jealous

adjective
jeal·​ous | \ ˈje-ləs How to pronounce jealous (audio) \

Definition of jealous

1 : hostile toward a rival or one believed to enjoy an advantage : envious His success made his old friends jealous. They were jealous of his success.
2a : intolerant of rivalry or unfaithfulness jealous of the slightest interference in household management— Havelock Ellis
b : disposed to suspect rivalry or unfaithfulness a jealous husband
3 : vigilant in guarding a possession new colonies were jealous of their new independence— Scott Buchanan

Keep scrolling for more

Other Words from jealous

jealously adverb
jealousness noun

Synonyms for jealous

Synonyms

Visit the Thesaurus for More 

Zealous vs. Jealous

Zealous and jealous share not just a rhyme, but an etymology. Both words ultimately come from the Latin zelus “jealousy,” and in the past their meanings were somewhat closer to each other than they are today. In the 16th and 17th centuries, zealous occasionally was used in biblical writing to refer to a quality of apprehensiveness or jealousy of another. By the 18th century, however, it had completely diverged in meaning from jealous, signifying “warmly engaged or ardent on behalf of someone or something.” Today, zealous often carries a connotation of excessive feeling: it typically means “fiercely partisan” or “uncompromisingly enthusiastic.”

Examples of jealous in a Sentence

His success has made some of his old friends jealous. She became very jealous whenever he talked to other women. He was in a jealous rage.
See More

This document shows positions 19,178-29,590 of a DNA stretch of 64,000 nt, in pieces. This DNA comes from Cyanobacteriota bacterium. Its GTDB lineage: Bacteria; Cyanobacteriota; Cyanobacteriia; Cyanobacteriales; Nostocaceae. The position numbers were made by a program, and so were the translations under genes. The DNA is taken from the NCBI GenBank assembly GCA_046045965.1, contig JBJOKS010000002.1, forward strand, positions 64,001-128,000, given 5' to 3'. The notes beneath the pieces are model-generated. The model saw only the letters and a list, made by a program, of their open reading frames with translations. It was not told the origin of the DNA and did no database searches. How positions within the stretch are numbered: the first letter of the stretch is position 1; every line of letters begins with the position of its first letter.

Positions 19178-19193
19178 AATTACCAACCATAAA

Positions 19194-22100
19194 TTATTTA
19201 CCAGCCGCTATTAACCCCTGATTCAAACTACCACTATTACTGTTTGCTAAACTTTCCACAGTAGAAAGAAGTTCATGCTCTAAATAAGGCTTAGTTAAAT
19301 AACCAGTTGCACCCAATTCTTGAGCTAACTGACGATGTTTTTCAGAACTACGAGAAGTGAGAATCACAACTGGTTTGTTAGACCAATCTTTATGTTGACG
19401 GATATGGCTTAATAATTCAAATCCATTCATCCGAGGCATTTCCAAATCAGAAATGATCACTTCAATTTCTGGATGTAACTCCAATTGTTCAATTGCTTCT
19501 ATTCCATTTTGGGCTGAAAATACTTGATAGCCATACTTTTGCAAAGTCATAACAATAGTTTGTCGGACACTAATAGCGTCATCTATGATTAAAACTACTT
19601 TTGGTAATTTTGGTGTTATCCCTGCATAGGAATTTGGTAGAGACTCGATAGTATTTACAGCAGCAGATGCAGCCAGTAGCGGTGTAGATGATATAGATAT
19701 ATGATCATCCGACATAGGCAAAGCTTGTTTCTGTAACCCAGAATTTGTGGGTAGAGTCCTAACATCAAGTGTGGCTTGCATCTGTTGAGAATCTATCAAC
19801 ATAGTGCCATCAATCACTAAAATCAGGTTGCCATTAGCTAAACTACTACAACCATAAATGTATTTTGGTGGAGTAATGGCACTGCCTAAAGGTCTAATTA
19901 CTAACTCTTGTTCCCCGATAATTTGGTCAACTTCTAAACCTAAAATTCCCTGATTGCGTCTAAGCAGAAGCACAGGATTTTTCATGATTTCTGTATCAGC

Recent Examples on the Web This is especially true for Will Smith, who recently admitted to feeling jealous of his wife Jada Pinkett Smith’s friendship with the late rap icon Tupac Shakur. Jasmine Grant, Essence, "Will Smith Admits He Once 'Couldn't Handle' Jada Pinkett Smith's Friendship With Tupac Shakur," 13 Jan. 2020 The sight of my 100 percent full glass inspired my jealous and thrifty dinner mate to order the Joan bubbles, which were big popping bubbles of cava—the perfect companion to the cheesy burger. Alex Beggs, Bon Appétit, "Go to The Riddler. Get Your Wine Glass Filled to the Brim.," 23 Dec. 2019 Dolittle’s ship is being pursued by a jealous medical school rival, Michael Sheen as Dr. Blair Mudfly, who is a collaborator in the assassination attempt on the queen. Chuck Yarborough, cleveland, "Robert Downey Jr. creates another likely franchise with delightful, funny ‘Dolittle’," 15 Jan. 2020 His thoughts, which viewers hear as a voiceover throughout the series, point to a desire to avoid the jealous rages that ensnared him in the past. Hannah Giorgis, The Atlantic, "How to Make a Self-Aware Show About a Serial Killer," 30 Dec. 2019 Petrova’s supersized voice raged with piercing power as the jealous Pharaoh’s daughter Amneris. Pam Kragen, San Diego Union-Tribune, "Review: Power-voiced princesses highlight San Diego Opera’s season-opening ‘Aida’," 20 Oct. 2019 Room 311, also known as known as Annalisa Netherly’s room, is haunted by the ghost of Annalisa Netherly, a guest who was allegedly beheaded in the bathtub by a jealous lover in the 1920s. Meghan Overdeep, Southern Living, "WATCH: Could You Handle Spending a Night in One of the Most Haunted Hotel Rooms in America?," 30 Sep. 2019 He was inundated with interview requests—and the usual jealous cries of foul play. The Editors, Field & Stream, "The 20 Best Bucks of the Decade," 27 Dec. 2019 Danone doesn’t seem jealous of its position as the B Corp community’s largest occupant. Cassie Werber, Quartz at Work, "Danone is showing multinationals the way to a less destructive form of capitalism," 9 Dec. 2019